|(Top) The Jaleswar temple in Patia and (below) detached sculptures lie in neglect on the temple premises. Telegraph pictures
Bhubaneswar, June 14: A marvellous piece of architecture, the centuries old Jaleswar temple situated in a remote corner of the Kalarahanga village in Patia, is a remarkable centre of spirituality and heritage.
Kept with utmost care, the monument has been given the perfect ambience by the villagers, by keeping the site free from any encroachment by urban structures.
However, local residents complain of knee-deep waterlogging just outside the Jaleswar temple during heavy rainfall.
“All villagers and especially the members of a local committee called the ‘Jaleswar Mandir Punarudhar Parishad’ to give efforts to take the best care of the monument. However, we would need some assistance from the Orissa state archaeology in maintaining the temple properly. They had restored the temple from debris about 20 years ago,” said Santosh Kumar Behera, a devotee.
“However, many detached structures are found here that can be properly installed by archaeologists. Also, heavy rains cause waterlogging outside the temple,” he added.
The Kesharis erected the temple and it dates back to a period before the 10th century. According to local residents this contradicts the verdict of archaeologists who trace its origins to 12th century.
“The first historian who had visited the Jaleswar temple, Kedarnath Mohapatra had told us that according to the architecture, this temple is older than Lingaraj temple in which the sanctum faces west,” said Bainsidhar Mishra, the president of the Jaleswar Mandir Punarudhar Parishad.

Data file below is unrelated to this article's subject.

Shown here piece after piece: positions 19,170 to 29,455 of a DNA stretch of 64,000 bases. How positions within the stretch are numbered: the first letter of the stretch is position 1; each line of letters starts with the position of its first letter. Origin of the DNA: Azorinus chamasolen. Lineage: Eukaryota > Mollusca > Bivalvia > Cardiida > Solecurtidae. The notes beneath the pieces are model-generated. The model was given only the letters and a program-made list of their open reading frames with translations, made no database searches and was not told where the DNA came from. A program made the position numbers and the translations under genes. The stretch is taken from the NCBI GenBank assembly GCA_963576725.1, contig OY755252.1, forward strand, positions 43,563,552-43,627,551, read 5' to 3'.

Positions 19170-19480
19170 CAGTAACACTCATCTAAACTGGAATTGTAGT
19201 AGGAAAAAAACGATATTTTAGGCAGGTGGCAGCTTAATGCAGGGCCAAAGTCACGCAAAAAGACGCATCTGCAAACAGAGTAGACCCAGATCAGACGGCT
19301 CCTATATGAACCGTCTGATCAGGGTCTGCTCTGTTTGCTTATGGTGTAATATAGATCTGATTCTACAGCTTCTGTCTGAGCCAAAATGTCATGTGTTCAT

The distinct features of the temple, like a 10-armed image of Goddess Parvati, an idol of Lord Kartikeswara holding a hen in his hand, and the idols of Ganesha and Saraswati at the centre of the doorjamb unlike the later trend of Ganesha and Laxmi, support the argument of the local residents.
The exteriors of the Jaleswar temple bear stunning carvings of minor deities and floral motifs. But, despite the steps taken by local residents for maintenance of the temple, a number of idols can be seen lying broken and affected by weathering.
Also, the natamandapa or the huge stage for dance installed in the temple precinct right in front of the sanctum, needs attention as the pillars show cracks. A number of statues and smaller sculptures unearthed from the precinct also lie on the natamandapa.
Another smaller temple of Kalabhairavi that is situated in the same precinct is said to have lost its statue in the past. The local residents allege that there have been many irregularities in maintenance of the temple land and property in the past.
“Though endowment department has been handed over the charge of the temple, it is yet to look after the affairs in a full-fledged manner. Probably, things will be better for this age-old monument then,” said a local. This abode of Lord Shiva, though maintained by the local residents, needs the support of archaeological experts and the authorities of the endowment department.